Galway City Museum collects, preserves and displays materials relating to the history of Galway City; Archaeology, Art, Geology, Natural History, Social, Political and Industrial History and Folklife. The museum began as a collection of medieval stones acquired by artist Claire Sheridan of Comerford House and, over the years expanded to include general folk life, industrial and militia objects.
In April 2007 the new purpose built museum building was opened, located behind the site of Comerford House. The new building houses the collections of the previous city museum, as well as objects acquired for the new facility, although the majority of the collection is that which was inherited from Comerford House. The Comerford House collection includes almost 1,000 objects relating to various periods in history, collected over a period of about thirty years.
- DJ Murphy Collection:
Consists of over three hundred mainly farm and industrial implements, mainly from Galway County. The collection also includes some rare straw items objects relating to traditional Irish rural life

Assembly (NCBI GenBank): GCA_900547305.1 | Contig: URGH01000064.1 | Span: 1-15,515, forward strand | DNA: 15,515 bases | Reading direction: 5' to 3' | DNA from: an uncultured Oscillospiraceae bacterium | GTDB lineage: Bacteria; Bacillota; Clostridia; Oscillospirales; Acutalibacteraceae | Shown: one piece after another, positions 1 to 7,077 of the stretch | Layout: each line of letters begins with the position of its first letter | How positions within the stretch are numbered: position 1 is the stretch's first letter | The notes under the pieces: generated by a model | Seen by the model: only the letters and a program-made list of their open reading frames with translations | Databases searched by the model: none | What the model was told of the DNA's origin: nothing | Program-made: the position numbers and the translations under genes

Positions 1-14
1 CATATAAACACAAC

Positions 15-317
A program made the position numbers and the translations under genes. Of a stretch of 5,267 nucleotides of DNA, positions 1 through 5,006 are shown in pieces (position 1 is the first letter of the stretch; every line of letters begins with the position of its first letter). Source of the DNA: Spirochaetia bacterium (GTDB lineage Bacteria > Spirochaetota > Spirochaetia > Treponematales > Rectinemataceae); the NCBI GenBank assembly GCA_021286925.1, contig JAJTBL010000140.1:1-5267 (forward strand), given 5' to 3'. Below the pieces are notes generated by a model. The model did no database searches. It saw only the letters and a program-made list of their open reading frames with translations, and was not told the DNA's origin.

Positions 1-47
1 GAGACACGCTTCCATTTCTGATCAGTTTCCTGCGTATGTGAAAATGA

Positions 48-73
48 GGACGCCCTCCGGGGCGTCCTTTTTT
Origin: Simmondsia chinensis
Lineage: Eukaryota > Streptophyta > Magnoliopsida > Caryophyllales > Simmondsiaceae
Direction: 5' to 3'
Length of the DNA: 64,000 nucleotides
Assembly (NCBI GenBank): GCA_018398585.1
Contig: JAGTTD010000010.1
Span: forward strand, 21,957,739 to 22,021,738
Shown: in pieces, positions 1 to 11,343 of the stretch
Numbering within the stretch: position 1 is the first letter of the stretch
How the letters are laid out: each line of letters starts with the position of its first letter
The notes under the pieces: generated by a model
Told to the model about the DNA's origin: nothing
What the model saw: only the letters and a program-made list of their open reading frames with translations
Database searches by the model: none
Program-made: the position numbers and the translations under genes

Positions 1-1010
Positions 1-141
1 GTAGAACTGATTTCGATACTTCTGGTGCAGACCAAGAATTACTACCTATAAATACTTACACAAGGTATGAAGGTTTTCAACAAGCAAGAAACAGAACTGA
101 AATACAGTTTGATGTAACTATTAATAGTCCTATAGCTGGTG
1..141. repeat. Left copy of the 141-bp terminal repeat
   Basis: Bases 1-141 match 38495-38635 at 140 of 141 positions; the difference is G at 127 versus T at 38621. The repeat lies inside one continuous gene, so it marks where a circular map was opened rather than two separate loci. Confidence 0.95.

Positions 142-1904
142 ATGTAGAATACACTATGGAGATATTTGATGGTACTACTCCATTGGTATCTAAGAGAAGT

- Medieval Stone Collection:
Various carvings and architectural fragments which date mainly to the 16th and 17th century Galway City. It includes chimney pieces, corbels, armorial plaques and heraldic panels. The collection also includes two complete fireplaces and the Atty Doorway dating to 1577.
- One of the fireplaces dates to 1615 and is from the Slate House Nunery, Kirwins Lane. The second, also from the 17th century, bears the arms from the Lynch and Henry families and originates from a house in High Street.
Many pieces in this collection pertain to buildings which are no longer in existence and are associated with families of the Tribes of Galway.
- Galway Militia Artefacts:
- Claddagh Collection:
A collection relating to the history of the Claddagh, in particular the Claddagh apron and shawl. It also includes a model of the layout of the Claddagh village in the early 20th century.
- Maritime Collection:
A selection of fishing boats, navigation books, an Aldis lamp and the boat building tools of John Reney. Reney is regarded as the last of the Claddagh’s boat builders and his building yard was formerly adjacent to the site of the new museum.
- 19th and 20th Century Galway:
A collection of objects relating to 19th and 20th century shops, public houses and business in Galway, including Persse’s Whiskey Distillery (Lady Gregory was a member of this family), Young’s Hibernian Mineral Water Works, clay pipe factories and a receipt book from one of the Magdalene Launderies or Magdalene Asylum.
- Derek Biddulph Photographic Collection:
A series of photographs from Galway-based artist Derek Biddulph which document the city from the 1950s onwards
- Art Collection:
Tiger Lillies, a painting, and a carving of the Madonna and Child by artist Clare Sheridan, previous resident of the former museum at Comerford House. Also, Cecil Maguire’s painting of "Bridie and Galway John outside Kenny".